Polar Vortex Preys on Strays

How community pets were doing their best to survive freezing temperatures

Through late January and early February, the Midwest and Northeast were bundling up and hunkering down against drastic arctic temperatures. With winter winds reaching speeds of 30 miles per hour, cities had been hit with frigid temperatures falling far into the negatives. Chicago reached its lowest point at a subarctic 23 below. People and their pets were advised to stay indoors if possible due to threats of frostbite and hypothermia after only ten minutes outside.

Unfortunately, those without places to stay warm had to do their best to survive. Cats and dogs, whether they were accustomed to living outside or had gotten stuck, were at serious risk of dying from frostbite or hypothermia. Reports have come out about miraculous rescues of pets that had been left outside; specifically, a frozen cat in Montana was brought back to life after being found in a snow drift.

However, there are more stories about tragic pet deaths after being left outside, even in uninsulated dog houses. Since Nov. 2018, PETA has reported 24 cold weather-related deaths of domestic animals across the United States and Canada. Scott Wilson, the Animal Welfare Intervention Coordinator for the Animal Rescue League in Iowa has been working with the Des Moines community to create awareness about our furry friends outside.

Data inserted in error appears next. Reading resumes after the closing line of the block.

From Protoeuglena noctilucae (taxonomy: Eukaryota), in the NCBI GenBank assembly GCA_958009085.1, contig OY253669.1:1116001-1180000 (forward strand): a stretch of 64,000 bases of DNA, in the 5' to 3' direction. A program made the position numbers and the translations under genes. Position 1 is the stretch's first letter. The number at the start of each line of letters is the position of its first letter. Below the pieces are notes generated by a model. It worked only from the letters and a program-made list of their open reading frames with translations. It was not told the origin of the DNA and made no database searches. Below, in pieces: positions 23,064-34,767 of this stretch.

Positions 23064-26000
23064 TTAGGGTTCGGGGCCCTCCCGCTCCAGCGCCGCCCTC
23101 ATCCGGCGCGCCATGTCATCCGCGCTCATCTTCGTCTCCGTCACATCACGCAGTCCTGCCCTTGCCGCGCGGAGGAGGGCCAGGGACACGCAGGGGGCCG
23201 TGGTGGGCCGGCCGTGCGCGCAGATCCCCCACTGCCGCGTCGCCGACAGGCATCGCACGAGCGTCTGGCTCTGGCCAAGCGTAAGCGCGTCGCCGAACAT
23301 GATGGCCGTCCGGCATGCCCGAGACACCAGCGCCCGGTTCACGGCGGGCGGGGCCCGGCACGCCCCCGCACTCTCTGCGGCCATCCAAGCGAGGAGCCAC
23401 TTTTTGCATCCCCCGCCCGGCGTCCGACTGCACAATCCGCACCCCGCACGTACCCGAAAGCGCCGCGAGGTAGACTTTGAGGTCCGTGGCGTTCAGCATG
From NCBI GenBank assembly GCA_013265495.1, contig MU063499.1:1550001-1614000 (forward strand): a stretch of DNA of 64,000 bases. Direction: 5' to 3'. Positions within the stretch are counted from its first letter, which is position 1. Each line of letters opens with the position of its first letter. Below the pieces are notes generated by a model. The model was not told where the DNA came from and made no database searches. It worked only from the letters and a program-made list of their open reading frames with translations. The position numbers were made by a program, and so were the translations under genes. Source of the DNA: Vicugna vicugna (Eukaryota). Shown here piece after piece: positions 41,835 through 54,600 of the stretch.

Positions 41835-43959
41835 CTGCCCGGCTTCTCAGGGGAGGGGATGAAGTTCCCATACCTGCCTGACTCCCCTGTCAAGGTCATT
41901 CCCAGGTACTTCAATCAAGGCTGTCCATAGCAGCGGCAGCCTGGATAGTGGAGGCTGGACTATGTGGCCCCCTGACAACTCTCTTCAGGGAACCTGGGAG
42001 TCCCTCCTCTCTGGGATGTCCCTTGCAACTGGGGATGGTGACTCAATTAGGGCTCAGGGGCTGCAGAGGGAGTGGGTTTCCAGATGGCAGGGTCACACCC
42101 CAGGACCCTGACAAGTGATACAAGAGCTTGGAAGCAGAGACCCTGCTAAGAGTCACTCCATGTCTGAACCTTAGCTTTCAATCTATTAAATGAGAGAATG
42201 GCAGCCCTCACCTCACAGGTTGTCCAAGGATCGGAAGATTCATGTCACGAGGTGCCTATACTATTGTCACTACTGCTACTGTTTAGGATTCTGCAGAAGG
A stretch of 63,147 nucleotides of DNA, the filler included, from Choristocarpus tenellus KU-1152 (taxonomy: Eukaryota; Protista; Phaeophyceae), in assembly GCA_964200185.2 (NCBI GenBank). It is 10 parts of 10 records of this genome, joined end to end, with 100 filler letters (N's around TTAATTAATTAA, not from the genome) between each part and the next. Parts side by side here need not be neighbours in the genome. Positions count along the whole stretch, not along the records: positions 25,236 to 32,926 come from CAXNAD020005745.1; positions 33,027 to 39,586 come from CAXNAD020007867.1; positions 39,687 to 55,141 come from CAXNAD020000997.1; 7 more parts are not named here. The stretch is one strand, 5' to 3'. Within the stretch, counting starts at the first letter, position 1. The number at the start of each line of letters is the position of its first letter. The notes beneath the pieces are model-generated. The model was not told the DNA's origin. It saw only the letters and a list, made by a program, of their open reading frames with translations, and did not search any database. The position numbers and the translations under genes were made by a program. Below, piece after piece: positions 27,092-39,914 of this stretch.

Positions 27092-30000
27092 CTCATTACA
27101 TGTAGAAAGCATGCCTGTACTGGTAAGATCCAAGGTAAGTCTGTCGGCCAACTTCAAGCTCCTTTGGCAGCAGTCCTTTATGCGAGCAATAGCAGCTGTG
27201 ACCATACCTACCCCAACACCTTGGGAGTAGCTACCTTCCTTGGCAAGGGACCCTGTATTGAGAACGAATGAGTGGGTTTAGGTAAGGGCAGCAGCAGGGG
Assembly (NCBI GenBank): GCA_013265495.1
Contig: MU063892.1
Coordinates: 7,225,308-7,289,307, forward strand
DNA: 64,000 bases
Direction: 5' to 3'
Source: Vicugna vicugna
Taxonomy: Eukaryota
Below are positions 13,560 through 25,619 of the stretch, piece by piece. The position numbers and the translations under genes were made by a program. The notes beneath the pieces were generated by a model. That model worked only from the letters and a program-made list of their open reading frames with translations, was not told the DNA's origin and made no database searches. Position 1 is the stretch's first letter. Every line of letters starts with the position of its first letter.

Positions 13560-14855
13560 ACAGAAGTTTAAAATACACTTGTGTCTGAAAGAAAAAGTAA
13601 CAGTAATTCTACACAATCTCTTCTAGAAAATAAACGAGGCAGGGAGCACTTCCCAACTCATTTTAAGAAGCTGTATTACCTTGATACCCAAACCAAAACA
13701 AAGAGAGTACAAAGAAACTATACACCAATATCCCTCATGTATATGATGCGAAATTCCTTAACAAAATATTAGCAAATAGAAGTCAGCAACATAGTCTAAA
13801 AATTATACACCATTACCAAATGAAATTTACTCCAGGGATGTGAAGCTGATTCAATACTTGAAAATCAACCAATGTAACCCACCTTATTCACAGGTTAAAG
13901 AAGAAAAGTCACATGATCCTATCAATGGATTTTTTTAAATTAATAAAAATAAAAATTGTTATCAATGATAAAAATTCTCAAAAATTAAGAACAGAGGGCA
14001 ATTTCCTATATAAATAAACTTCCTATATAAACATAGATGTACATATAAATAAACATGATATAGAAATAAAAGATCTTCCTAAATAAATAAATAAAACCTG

“We’ve had multiple complaints about animals without adequate shelter in this cold snap, but most of them have either been animals that have temporarily been left outside, or we worked with the owners so they understand the requirements to provide their animals shelter without injuries involved,” says Wilson.

Organizations like the Humane Society and ASPCA have advised people to check under the hoods of their cars and underneath the carriage for cats trying to find space to keep themselves out of the wind and snow or leave out nonmetal water or food bowls with food for easy access since cat and dog tongues can stick to freezing metal.

Dr. Jessica Merk, a veterinarian in Des Moines, IA, has not seen any cases of frostbite or hypothermia on animals this year. However, in the past, she has seen more dogs than cats with cases of cold-weather related injuries.

“[This] could be due to people more willing to bring in their dogs or the local average dog and cat lifestyle – most cats in my servicing area are indoor only cats. Every year I see paw pad injuries related to ice,” Merk explains.

Although the snow seems to have melted and the only serious weather coming our way are thunderstorms and rain, please keep an eye out for our furry friends. The Midwest is known for some seriously fast-acting weather changes, so those recent balmy temperatures could change in the blink of an eye. If you or a friend spot an animal in distress, immediately contact your local animal control or shelter. These animals have no voices of their own, so it’s up to us to help them as best as we can.

Infographic by: Landon Hodges


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